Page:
Sep 17, 2013 Düsseldorf / Germany
Henkel and Solidaridad foster smallholder program to support a sustainable palm oil industry
Henkel’s Laundry & Home Care business sector, development organization Solidaridad and other partners will start a three-year program in Honduras (Central America) to improve livelihoods of 5,000 workers and 7,500 farmers and their families. It is the goal to build up sustainable supply chains for both palm oil and palm kernel oil that can be certified against the Principles and Criteria of the Roundtable on Sustainable Palm Oil (RSPO). The project is aiming to change 80 percent of the total palm oil production area in Honduras, this is one of the first projects to cover such a big part of the palm oil production area in one country.
Starting this year and continuing until the end of 2015, the small-scale producers involved in the project will receive direct training and support on best agricultural practices and improved farm management practices. The trainings for workers cover key areas of health and safety, environmental and social impact management and support on adoption of the Principles and Criteria of the RSPO Standard. Important partners in implementing the project on the ground are the World Wide Fund for Nature (WWF), SNV Netherlands Development Organization and the Proforest Initiative.
Working together with international partners
The program has a total budget of 2.7 million euros with eight Honduran companies and Solidaridad being the main sponsors, while Henkel is the first consumer goods manufacturer contributing to the program.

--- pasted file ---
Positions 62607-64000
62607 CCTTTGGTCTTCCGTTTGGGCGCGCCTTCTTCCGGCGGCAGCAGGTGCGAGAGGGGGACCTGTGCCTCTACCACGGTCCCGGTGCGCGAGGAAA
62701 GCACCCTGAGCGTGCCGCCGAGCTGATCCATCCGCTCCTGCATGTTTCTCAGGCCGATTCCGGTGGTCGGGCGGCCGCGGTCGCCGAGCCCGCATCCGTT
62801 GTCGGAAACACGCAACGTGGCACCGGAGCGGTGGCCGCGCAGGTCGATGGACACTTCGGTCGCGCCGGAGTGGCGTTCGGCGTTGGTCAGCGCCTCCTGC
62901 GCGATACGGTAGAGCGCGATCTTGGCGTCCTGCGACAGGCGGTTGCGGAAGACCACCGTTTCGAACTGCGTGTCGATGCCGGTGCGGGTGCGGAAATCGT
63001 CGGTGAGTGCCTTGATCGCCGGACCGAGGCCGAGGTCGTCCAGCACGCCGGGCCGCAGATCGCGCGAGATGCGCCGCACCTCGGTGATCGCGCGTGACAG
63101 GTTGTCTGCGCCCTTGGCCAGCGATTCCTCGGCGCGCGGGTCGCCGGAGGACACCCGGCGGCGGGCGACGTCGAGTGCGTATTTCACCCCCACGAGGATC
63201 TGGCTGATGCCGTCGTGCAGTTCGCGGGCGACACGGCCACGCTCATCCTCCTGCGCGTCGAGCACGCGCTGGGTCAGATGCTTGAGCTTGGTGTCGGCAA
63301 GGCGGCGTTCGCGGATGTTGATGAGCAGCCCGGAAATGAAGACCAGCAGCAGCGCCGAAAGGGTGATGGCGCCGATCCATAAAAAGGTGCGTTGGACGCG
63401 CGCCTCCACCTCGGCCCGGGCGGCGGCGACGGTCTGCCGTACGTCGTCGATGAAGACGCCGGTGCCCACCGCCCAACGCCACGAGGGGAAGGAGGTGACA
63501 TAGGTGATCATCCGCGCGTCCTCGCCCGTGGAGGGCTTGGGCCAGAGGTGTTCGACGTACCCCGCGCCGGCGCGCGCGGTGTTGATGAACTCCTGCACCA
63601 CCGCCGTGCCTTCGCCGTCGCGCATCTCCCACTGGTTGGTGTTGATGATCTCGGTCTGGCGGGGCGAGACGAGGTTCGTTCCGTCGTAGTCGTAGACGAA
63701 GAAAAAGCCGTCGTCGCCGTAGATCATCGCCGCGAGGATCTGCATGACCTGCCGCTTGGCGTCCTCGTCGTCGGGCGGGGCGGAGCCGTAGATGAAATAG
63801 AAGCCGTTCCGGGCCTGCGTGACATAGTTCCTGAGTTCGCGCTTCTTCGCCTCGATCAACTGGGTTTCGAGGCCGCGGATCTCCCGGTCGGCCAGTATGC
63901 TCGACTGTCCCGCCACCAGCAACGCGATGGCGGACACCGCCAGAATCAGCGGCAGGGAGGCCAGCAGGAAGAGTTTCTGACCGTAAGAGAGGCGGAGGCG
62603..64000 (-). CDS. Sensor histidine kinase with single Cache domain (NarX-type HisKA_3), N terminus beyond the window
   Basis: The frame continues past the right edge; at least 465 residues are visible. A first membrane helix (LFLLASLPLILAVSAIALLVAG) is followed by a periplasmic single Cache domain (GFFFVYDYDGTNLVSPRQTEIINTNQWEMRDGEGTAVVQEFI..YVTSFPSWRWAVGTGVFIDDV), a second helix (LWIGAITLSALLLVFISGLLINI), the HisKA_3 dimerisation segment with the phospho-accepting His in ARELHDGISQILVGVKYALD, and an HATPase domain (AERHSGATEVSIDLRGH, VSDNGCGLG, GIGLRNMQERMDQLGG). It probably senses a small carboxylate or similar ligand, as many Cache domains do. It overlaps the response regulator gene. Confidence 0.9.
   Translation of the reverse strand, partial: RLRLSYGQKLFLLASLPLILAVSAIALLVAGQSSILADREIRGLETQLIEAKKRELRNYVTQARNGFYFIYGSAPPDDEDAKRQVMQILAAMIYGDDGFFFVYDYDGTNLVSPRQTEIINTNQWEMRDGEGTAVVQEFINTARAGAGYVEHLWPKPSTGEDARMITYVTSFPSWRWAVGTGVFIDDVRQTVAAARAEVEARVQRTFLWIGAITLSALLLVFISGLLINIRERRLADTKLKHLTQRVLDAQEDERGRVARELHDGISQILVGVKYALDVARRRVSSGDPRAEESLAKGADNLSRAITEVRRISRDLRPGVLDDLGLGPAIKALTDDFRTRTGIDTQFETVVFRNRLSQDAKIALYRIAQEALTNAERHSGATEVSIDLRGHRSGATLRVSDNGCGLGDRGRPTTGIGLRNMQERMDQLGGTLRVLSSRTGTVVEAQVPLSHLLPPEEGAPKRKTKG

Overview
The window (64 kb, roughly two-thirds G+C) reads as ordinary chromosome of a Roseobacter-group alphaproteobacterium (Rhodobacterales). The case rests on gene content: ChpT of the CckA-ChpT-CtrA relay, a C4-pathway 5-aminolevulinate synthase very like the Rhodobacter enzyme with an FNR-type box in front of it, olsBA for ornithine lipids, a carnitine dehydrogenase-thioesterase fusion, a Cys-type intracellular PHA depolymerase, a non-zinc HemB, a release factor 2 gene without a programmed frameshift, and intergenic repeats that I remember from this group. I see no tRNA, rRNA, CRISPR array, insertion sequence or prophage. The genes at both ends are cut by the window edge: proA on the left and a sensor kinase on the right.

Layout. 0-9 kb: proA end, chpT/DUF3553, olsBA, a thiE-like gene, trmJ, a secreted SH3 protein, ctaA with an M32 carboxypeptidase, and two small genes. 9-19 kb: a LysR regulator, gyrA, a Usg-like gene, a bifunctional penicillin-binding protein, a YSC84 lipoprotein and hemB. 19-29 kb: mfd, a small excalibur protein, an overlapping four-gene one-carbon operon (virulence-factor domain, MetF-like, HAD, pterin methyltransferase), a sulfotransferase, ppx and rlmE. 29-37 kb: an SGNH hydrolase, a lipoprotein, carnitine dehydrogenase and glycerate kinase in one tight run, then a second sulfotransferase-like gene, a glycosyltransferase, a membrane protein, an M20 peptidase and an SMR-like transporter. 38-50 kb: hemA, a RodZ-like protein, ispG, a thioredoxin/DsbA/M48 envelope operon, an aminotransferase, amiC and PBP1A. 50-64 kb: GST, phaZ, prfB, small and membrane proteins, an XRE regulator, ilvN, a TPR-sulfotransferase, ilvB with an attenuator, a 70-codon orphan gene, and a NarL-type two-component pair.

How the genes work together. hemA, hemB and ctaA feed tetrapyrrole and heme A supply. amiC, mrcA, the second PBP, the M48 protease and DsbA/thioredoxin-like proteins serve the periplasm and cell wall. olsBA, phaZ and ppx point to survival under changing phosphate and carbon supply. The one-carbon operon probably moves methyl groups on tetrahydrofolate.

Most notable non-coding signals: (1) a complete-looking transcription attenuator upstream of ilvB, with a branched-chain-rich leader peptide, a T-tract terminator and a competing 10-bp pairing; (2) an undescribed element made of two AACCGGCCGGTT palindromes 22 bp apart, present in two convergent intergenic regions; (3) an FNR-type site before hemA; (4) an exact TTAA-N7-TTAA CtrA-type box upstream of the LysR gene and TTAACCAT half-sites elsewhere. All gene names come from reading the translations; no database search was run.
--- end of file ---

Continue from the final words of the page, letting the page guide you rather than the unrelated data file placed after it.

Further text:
“We are committed to sustainable business practices across the entire value chain. This includes the sustainable management of raw materials and the conservation of natural resources,” says Bruno Piacenza, Executive Vice President Laundry & Home Care at Henkel. “We support this multi-stakeholder oil palm smallholder program in Central America as it is a further important step to advance a sustainable oil palm economy”.
The majority of oil palm farms on a global scale are smallholdings. Currently, the productivity of smallholders in palm oil production is estimated to be 40 percent below average compared with larger enterprises. Educating smallholders to employ sustainable palm oil production practices is expected to lead to higher oil palm fruit yields and increased farmer incomes. The trainings will help solve ecological as well as social issues in the palm oil industry in Central America.
Strong partners for sustainable supply chains
In order to foster a sustainable palm oil economy, Henkel has actively participated in the RSPO since 2003 and became an official member in April 2008. In close cooperation with the trading platform GreenPalm, Henkel initiated the certificate trading system for palm kernel oil and was the first company in the world to purchase palm kernel oil certificates in 2008.
“We are delighted that Henkel has committed to supporting this program with the focus on 80 percent of the palm oil area in Honduras. We hope this type of capacity building will raise the sustainability performance within the whole area.” says Marieke Leegwater, programme manager palm oil at Solidaridad. “Palm oil plays a significant role for economic progress in Central America. Taking Honduras as an example, palm oil production can lead to land tenure issues and can present a threat to areas with high biodiversity if the areas for development are not carefully selected”.
As early as 2009, Henkel committed to covering its product ranges throughout the company with certificates for sustainable palm kernel oil and to complete this step by 2015. To underscore this clear commitment to sustainable palm oil production, Henkel has been purchasing certificates for sustainable palm kernel oil for its entire product portfolio of laundry detergents and household cleaners since 2012.
More information about Solidaridad at www.solidaridadnetwork.org.